Spread across the southern part of the state lies Coronado National Forest, home to the Sky Island mountain ranges. These isolated peaks are almost 10,000 feet high and separated by miles of vast desert, making for some pretty unique and epic landscapes. Both the peaks and surrounding forest have become popular filming locations for major motion pictures (if you don't believe us, go watch Three Amigos!). The whole area offers visitors plenty of thrilling adventures, including hiking, mountain biking, rock climbing, and canyoneering. The real highlight of Coronado National Forest is that it lends itself to so many diverse ecosystems in a relatively short distance. In just one trip you can see both snow and cacti, forests and grasslands, and still make it back to Tucson before dinner.

If you find yourself in Coronado National Forest, then definitely make a stop at Chiricahua National Monument. This beautiful place is one of the most popular Sky Islands and is best known for its balancing rocks, hoodoos, and epic night skies. The starry nights are so impressive here that the park been certified by the International Dark Sky Association as an official Dark Sky Park. But it’s not just impressive in the evenings, Chiricahua National Monument is also home to numerous hoodoos, which can be enjoyed by car from the 8-mile scenic drive or on foot from one of the many hiking trails. If you plan to stay the night to witness the stars or just want to extend your stay and explore more of the park, be sure to check out Willcox, Arizona. In addition to being the closest city to the park, it also happens to be a pretty big player in Arizona's wine industry and has several different wineries and tasting rooms to enjoy.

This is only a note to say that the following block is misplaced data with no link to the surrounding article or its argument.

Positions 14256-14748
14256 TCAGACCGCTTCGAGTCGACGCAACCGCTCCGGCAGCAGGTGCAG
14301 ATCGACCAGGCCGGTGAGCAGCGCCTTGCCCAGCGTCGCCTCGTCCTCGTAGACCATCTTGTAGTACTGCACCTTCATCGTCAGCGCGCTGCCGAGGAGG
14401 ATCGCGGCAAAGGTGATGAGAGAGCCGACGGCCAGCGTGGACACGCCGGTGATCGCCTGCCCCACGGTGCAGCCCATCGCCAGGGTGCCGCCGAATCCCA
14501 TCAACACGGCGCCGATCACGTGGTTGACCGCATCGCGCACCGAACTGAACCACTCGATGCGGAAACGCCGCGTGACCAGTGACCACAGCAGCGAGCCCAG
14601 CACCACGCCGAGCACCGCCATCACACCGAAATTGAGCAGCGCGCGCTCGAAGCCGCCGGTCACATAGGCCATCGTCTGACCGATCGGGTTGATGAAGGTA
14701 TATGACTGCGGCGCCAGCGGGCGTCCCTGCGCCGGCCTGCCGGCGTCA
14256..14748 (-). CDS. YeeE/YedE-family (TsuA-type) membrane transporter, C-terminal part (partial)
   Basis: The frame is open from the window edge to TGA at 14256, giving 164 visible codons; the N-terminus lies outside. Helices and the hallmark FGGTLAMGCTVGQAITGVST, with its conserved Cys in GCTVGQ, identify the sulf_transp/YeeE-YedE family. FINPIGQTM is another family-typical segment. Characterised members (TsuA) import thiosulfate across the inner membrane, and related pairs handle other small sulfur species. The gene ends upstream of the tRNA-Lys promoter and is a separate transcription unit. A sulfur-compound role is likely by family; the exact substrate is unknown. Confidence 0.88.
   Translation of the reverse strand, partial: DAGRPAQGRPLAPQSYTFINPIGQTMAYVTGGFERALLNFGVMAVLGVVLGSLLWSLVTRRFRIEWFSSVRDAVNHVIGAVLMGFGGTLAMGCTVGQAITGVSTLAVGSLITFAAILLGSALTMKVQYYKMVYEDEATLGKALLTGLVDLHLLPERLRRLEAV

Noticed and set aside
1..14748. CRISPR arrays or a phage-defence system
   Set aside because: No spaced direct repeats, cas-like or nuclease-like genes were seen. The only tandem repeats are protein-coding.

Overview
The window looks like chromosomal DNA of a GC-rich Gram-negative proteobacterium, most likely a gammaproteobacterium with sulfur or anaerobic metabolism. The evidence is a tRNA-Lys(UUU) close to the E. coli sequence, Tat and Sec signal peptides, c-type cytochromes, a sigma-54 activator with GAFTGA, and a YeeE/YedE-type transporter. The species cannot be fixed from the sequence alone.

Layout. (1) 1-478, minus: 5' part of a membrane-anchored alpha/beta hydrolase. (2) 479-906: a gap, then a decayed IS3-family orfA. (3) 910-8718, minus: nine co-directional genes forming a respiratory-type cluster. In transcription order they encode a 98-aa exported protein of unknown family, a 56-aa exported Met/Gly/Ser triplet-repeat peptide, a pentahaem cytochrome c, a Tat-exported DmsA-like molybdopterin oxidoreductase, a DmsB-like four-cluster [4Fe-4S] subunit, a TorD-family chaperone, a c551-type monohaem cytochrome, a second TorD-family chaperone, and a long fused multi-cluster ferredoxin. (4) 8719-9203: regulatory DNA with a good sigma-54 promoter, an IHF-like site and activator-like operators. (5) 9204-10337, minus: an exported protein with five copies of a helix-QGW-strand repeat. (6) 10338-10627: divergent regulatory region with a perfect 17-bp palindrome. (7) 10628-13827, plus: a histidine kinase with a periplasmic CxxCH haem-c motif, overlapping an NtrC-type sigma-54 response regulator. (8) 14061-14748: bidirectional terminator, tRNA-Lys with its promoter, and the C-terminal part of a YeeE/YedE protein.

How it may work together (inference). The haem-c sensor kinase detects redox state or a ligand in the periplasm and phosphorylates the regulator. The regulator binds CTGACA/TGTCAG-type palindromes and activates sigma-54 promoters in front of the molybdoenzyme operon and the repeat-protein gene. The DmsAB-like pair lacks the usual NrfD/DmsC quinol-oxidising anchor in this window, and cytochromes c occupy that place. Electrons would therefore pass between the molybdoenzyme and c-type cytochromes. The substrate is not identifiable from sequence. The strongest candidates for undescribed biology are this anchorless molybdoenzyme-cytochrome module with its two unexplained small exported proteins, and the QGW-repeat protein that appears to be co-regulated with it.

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The warm, sunny weather may initially bring visitors to Arizona but the wide range of outdoor activities and landscapes will keep them here. The state boasts six national forests, dozens of tranquil lakes, and 4.5 million acres of unspoiled wilderness areas—aka there is a lot of green space to explore here, so get planning!

Banner Photo Credit: Tom Tietz